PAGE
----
While children who deal with ADD may have trouble in the classroom and in their extracurricular activities, ADD in adults has the possibility to affect many more aspects of life, simply because adults typically have more responsibilities on a daily basis than children. For example, ADD can cause problems for an adult at work, perhaps with deadlines or productivity, or with family and personal relationships, if an ADHD adult forgets important things like anniversaries or birthdays. ADD in adults also can lead to depression, short tempers, and high levels of stress in some cases.
The good news is some ADD symptoms can be alleviated with behavioral therapies such as:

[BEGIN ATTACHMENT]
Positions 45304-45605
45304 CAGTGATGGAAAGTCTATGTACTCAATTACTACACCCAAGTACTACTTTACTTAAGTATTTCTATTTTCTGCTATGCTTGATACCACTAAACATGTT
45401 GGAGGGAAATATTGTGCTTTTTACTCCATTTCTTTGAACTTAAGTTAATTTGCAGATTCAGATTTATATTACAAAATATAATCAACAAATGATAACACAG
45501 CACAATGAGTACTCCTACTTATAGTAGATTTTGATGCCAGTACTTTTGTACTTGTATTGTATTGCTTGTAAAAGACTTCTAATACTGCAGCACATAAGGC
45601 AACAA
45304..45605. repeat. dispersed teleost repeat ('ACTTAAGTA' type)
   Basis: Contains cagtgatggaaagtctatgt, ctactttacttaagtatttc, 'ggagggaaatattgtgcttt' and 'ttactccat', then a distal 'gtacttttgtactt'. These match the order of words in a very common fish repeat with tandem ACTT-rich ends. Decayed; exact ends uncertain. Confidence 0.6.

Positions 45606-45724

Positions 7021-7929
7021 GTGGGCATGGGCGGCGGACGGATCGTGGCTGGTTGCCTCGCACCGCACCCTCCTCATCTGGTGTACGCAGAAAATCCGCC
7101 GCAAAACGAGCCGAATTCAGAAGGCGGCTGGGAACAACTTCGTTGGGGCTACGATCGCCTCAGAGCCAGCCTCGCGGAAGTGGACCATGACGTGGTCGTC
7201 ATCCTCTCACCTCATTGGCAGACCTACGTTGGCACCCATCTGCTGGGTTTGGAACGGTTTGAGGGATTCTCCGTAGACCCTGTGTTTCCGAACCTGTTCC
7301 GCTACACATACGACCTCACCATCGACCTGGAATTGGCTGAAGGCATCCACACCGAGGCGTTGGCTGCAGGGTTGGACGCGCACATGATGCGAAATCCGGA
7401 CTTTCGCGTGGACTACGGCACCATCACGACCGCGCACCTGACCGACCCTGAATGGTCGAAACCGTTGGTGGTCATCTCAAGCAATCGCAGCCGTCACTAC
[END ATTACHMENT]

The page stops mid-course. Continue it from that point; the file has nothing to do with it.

Learning routines, which help the ADD adult to remember to do daily tasks at the same time, so as to not forget events or be late to meetings.
Learning relaxation techniques and ways to manage stress so the ADD adult does not experience anxiety too often.
Teaching ADD adults to control their natural impulse to interrupt others.
Learning how to control one's temper to avoid small arguments or getting angry at people.
Other ways to deal with ADD can include keeping a healthy diet, getting enough sleep, and remembering to exercise regularly, as all three of these lifestyle changes can contribute to a healthy body and more focused mind. Since ADD symptoms don't necessarily get better overnight, it's important to stay patient with yourself and with those around you who have ADD. Remember that ADD can be frustrating for those living with its symptoms every day, so it's helpful to try and understand what ADD in adults may be feeling.